There is more theology in the last two verses of Peter’s first letter than in half the tomes of medieval Christianity. They read, “Christ himself carried our sins in his body to the cross, so that we might die to sin and live for righteousness. It is by his wounds that you have been healed. You were like sheep that had lost their way, but now you have been brought back to follow the Shepherd and Keeper of your souls” (TEV). In these two sentences the apostle identifies the problem of the human race, sets forth God’s answer, reveals the purpose of it all, and describes the end result. Only thirty-five words in the Greek text but they tell the complete story of what George Stevens correctly called “The Greatest Story Ever Told.” Now that is brevity! As we might put it today, “If you can’t write your idea on the back of a business card, you don’t have a clear idea.” Writing under the influence of the Holy Spirit, Peter certainly set forth with all clarity the plight of man and God’s remedy. Let’s take it step by step.
We were “like sheep going astray” (v. 25). Created for God’s flock, we wandered away. Peter speaks of man’s “sins” and here is the reason why we chose to check out other pastures. The Genesis story tells us that we bought into the serpent’s lie and decided to take over our own future. Apparently God was not telling us the whole story. Or so it seemed. As a result of our sin (the decision to go it alone) we find ourselves separated from God. Scripture calls it “being lost.”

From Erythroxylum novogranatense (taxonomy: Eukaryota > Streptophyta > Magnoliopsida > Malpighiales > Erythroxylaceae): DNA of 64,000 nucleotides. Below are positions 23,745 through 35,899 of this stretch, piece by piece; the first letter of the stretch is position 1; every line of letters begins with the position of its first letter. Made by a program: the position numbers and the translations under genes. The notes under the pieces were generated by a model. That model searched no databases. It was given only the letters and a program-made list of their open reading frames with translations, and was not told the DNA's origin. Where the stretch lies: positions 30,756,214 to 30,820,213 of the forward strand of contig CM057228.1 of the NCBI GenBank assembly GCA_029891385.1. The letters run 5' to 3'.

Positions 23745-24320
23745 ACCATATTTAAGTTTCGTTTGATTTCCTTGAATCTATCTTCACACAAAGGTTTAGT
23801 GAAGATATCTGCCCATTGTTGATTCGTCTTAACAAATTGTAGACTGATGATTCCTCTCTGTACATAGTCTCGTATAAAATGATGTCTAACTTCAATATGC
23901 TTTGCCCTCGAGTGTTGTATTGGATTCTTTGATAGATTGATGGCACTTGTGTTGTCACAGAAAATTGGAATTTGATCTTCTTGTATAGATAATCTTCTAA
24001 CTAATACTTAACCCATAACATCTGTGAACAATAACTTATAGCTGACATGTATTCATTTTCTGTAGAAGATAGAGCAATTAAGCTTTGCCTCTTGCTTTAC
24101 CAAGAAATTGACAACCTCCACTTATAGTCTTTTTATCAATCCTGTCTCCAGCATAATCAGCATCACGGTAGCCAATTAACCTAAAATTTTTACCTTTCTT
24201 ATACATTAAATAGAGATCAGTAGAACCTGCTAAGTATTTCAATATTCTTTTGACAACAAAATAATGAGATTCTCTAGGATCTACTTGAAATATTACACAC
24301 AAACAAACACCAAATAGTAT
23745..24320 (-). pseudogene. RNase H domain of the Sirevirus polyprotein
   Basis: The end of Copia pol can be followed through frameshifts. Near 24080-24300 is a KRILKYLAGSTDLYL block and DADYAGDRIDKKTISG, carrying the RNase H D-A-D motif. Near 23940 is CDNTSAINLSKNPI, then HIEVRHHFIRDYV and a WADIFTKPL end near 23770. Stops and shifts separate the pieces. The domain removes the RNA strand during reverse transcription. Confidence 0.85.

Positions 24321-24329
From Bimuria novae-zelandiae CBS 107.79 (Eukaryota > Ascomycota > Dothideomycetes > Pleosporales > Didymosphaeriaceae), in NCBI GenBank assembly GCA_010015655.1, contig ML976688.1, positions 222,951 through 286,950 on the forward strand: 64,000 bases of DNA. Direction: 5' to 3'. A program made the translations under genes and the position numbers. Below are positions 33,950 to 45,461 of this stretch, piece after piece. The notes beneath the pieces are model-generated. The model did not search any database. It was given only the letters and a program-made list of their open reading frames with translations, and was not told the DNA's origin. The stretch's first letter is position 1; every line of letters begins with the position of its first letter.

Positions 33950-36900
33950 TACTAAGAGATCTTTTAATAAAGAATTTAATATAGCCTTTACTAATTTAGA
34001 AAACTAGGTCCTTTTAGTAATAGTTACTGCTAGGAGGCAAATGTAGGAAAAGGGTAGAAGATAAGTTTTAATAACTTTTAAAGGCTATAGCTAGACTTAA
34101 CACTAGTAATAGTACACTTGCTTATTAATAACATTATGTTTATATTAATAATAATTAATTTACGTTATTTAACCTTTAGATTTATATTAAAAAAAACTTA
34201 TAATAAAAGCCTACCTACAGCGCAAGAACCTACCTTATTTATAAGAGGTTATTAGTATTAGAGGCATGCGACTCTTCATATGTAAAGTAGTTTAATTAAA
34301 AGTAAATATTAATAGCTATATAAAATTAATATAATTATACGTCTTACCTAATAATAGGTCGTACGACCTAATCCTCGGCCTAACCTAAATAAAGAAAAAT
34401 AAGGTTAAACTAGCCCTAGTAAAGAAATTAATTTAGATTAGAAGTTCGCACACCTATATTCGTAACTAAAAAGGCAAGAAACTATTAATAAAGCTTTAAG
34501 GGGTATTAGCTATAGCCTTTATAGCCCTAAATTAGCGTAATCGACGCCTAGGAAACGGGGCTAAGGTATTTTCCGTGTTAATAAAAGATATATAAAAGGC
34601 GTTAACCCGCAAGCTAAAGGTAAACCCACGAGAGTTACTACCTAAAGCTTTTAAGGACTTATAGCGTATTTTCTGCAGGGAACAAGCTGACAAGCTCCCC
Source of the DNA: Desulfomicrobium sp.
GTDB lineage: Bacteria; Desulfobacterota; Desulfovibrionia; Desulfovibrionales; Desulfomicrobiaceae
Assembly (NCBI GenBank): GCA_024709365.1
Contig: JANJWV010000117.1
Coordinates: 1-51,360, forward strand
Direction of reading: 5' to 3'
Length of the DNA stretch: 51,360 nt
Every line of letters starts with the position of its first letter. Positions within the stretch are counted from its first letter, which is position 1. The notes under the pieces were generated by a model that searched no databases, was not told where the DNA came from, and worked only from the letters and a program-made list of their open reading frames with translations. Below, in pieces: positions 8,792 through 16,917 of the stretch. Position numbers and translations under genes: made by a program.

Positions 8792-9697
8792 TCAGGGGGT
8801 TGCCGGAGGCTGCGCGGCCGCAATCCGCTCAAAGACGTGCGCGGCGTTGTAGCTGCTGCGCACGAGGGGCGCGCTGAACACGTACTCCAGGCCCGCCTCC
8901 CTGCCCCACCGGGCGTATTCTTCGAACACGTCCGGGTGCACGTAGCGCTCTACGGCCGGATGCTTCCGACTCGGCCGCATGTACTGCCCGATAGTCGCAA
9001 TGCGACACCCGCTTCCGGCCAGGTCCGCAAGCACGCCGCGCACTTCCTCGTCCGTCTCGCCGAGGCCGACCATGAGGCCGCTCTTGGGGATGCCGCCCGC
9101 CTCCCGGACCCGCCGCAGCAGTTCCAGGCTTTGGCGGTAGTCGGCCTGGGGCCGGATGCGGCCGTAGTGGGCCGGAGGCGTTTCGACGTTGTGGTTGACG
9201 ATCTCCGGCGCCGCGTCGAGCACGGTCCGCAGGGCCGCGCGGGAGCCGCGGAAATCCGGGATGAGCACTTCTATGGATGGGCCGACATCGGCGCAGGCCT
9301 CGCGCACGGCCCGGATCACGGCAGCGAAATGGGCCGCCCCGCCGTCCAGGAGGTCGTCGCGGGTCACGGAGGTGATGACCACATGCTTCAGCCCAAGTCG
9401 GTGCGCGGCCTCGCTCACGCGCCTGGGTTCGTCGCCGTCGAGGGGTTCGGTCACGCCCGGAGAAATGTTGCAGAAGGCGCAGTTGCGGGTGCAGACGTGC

It should come as no surprise that God is a problem solver. We may not understand the way to get home, but he does. Ram and ewe have left the pasture prepared by God, but he has never given up on us. He sees us as we wander, knowing not which way to turn. His shepherd heart goes out to us and a decision is made. Since it was sin that led us astray, it is sin that must be dealt with. So the triune God sent his Son who “carried our sins in his body to the cross” (v. 24). With sin out of the way, the sheep are free to return. Problem solved! But wait, the sheep are still in a strange pasture.
The answer, of course, is for each sheep to decide that the redemptive act of the Shepherd provides the way back home and by faith head out in that direction. Arriving back in their original pasture, the sheep realize that from now on a different kind of life is expected of them. Peter writes that our “redemption” (our return to the original sheep fold) is “so that we might die to sins and live for righteousness” (v. 24). No more wandering away. No more thinking that God is withholding something from us. No more insistence on our own way. Sin always separates; let’s not miss out on the delights of genuine pasture life. It’s time to live for righteousness — to do the right thing.
So how does it all turn out? We know that the story of redemption began with our “going astray like sheep” (v. 25). And how does it end? Here comes the divine adversative, “BUT now you have returned to the Shepherd.” Wonderful story, fantastic ending!